Economics of Means-Tested Transfer Programs in the United States, Volume I

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Robert A. Moffitt
University of Chicago Press, Nov 16, 2016 - Business & Economics - 420 pages
Few government programs in the United States are as controversial as those designed to help the poor. From tax credits to medical assistance, the size and structure of the American safety net is an issue of constant debate.

These two volumes update the earlier Means-Tested Transfer Programs in the United States with a discussion of the many changes in means-tested government programs and the results of new research over the past decade. While some programs that experienced falling outlays in the years prior to the previous volume have remained at low levels of expenditure, many others have grown, including Medicaid, the Earned Income Tax Credit, the Supplemental Nutrition Assistance Program, and subsidized housing programs. For each program, the contributors describe its origins and goals, summarize its history and current rules, and discuss recipients’ characteristics and the types of benefits they receive.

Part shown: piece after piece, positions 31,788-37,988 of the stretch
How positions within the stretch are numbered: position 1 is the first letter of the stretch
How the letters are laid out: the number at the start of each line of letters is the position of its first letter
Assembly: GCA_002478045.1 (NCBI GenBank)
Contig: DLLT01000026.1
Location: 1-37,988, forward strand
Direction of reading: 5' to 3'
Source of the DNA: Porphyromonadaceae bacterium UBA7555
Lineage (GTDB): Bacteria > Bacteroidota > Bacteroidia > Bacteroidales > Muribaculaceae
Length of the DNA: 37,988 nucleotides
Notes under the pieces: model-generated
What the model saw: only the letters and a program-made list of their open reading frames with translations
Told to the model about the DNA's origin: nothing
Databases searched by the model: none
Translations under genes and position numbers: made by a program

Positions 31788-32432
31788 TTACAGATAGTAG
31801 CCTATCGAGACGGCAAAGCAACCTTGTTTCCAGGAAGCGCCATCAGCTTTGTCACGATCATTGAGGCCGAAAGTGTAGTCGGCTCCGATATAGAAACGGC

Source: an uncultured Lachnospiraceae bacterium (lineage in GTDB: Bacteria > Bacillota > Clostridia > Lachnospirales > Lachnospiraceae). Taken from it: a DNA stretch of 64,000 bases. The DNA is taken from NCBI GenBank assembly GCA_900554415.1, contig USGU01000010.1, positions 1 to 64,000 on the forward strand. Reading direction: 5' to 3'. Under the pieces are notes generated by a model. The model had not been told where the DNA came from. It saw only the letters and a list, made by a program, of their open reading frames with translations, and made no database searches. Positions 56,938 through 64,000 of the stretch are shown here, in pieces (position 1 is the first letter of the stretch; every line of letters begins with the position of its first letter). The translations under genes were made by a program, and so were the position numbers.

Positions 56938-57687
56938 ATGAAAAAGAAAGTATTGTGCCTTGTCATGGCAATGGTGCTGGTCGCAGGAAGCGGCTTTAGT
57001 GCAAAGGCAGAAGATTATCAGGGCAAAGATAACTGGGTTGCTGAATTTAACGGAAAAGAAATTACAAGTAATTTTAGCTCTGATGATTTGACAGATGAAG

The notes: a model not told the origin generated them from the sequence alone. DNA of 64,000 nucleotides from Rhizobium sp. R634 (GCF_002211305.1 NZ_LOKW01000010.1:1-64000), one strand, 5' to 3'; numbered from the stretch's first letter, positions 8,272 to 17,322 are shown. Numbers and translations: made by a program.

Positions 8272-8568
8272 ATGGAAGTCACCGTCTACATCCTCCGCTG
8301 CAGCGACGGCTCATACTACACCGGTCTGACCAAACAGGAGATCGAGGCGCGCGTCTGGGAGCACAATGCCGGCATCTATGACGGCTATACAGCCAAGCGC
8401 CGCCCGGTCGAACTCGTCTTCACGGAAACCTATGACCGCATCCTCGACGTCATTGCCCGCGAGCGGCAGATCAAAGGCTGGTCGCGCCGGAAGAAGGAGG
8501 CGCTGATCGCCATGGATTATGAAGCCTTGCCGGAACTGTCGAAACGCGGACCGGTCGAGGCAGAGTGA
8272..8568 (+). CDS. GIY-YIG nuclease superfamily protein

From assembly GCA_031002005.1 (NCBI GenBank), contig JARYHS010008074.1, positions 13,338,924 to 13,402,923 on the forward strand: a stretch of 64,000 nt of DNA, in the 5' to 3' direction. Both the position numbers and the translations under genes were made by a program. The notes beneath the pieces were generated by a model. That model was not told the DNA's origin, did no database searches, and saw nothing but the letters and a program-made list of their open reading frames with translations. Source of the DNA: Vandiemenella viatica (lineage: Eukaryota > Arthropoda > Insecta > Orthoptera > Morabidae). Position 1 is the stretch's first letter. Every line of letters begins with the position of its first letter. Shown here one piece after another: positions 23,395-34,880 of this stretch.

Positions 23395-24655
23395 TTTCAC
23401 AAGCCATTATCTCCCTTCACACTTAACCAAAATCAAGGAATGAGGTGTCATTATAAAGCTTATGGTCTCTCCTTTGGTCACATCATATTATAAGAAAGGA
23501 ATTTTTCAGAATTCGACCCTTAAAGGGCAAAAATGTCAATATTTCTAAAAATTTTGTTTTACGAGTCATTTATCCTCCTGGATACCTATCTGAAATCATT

This is an invaluable reference for researchers and policy makers that features detailed analyses of many of the most important transfer programs in the United States.
 

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Contents

Introduction Robert A Moffitt
1
1 The Medicaid Program Thomas Buchmueller John C Ham and Lara D ShoreSheppard
21
2 The Earned Income Tax Credit Austin Nichols and Jesse Rothstein
137
3 US Food and Nutrition Programs Hilary Hoynes and Diane Whitmore Schanzenbach
219
4 Temporary Assistance for Needy Families James P Ziliak
303
Contributors
395
Author Index
397
Subject Index
405
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About the author (2016)

Robert A. Moffitt is the Krieger-Eisenhower Professor of Economics at Johns Hopkins University with a joint appointment at the Johns Hopkins School of Public Health. He is a research associate of the NBER.

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